"What Your Daughter Hears When You Criticize Yourself" By Real Simple Reminds Us How Body Negativity Can Affect Kids — VIDEO

Unfortunately, our society frequently teaches women to feel bad about their bodies. Expressing these negative feelings is 100 percent valid — but we have to be really careful about how we express them around children, and Real Simple's "What your daughter hears when you criticize yourself" video demonstrates exactly why. In it, little girls recite comments that women commonly make about their bodies. It really gets you thinking about how such statements might affect young people.

The actors in the video say things that women commonly say about their own bodies, like "I could never wear a dress without Spanx" and "I'm so bad, I ate a cupcake today." When you see children saying these things, you realize how cruel and undeserved they are. That's true when we're saying them to ourselves, but they're especially problematic around kids, since they're picking up so many messages from us.  

At the end, the girls say things they'd like to hear instead, like "You're beautiful even if you don't think that you're beautiful," "They're beautiful inside out, it doesn't matter what you look like," and "There's no such thing as ugly... everybody's beautiful."

"Be kind to yourself," text at the end reads. "Your daughters are listening."

How we speak to kids really does influence them. First graders in one University of Lethbridge study who learned positive affirmations thought more positively by the end of the year. And when it comes to body image, it's really important to start young. By the time they're 10 years old, 80 percent of girls have already been on a diet.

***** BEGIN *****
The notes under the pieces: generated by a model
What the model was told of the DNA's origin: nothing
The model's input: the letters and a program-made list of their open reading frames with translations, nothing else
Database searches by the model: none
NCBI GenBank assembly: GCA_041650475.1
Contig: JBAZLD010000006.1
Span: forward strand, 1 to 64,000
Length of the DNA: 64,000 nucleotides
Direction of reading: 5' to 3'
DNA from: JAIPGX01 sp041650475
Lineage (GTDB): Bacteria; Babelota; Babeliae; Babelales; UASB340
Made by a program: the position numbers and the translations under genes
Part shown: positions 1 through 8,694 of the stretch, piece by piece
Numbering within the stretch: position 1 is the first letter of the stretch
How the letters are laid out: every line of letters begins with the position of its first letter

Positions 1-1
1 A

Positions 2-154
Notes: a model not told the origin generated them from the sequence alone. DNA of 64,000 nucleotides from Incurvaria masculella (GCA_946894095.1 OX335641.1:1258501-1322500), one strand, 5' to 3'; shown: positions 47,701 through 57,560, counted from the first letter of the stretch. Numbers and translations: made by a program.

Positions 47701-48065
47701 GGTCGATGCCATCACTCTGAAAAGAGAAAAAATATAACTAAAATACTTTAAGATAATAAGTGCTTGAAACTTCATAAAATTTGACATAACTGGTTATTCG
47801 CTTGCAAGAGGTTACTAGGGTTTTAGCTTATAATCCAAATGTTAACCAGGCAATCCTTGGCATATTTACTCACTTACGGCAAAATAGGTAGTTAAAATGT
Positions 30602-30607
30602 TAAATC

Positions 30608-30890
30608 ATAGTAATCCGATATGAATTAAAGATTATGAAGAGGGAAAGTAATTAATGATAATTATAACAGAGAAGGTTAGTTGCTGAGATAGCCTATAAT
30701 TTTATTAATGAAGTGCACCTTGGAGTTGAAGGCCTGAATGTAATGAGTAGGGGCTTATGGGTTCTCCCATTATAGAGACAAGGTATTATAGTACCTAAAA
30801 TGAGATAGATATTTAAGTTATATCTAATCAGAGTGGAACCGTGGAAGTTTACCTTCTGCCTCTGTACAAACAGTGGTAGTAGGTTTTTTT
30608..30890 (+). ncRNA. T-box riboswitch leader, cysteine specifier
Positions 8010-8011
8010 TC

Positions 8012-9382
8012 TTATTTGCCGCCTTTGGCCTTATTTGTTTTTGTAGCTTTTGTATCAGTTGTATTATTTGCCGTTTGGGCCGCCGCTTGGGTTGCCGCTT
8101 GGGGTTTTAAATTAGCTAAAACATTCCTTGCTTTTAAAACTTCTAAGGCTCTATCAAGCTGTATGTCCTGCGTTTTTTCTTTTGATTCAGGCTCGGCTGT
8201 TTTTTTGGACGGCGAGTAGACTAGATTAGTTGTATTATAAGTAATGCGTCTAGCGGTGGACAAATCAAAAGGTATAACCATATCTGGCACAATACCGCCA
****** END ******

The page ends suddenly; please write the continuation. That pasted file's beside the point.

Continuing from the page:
As an eating disorder survivor, I can attest to the fact that hearing others make body-negative comments can hurt your own body image. I remember my mom complaining about how, if she wants to fit into a dress, she shouldn't be eating the fries we both just ate — which made me wonder if I should've passed on them, too. I also remember a friend who was skinnier than me saying that she can't wear a bikini or else she'll look pregnant, which led me to wonder how "pregnant" I must look.

We don't want to tone-police women by telling them to only say positive things about their bodies, but there's a difference between acknowledging that you have body image issues and acting as if your poor body image reflects reality. I myself have made the mistake of calling myself fat around people with different body shapes than me, which implies that a) fat is a bad thing and b) their bodies are bad, too. (Neither of those things is true.) So, instead, I try to just say that I'm struggling with body image. It conveys what I need to without putting myself or anyone else down.

And when I'm speaking to myself, I try to imagine how it would feel to say the same things to my younger self. Another video addresses this more directly: Rachel Levin's "I Am Ugly." When Levin says the critical things she tells herself to her younger self, she suddenly feels bad about it.

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There's something about directing a statement toward a child that exposes how wrong it is. Maybe it's because we're more careful about how we speak to children than we are to adults, especially ourselves. Maybe it's because kids are so innocent that we feel they don't deserve negativity. But neither do any of us.

The way we speak to kids should set the standard for how we speak to everyone. Our words send powerful messages both to the people around us and to ourselves.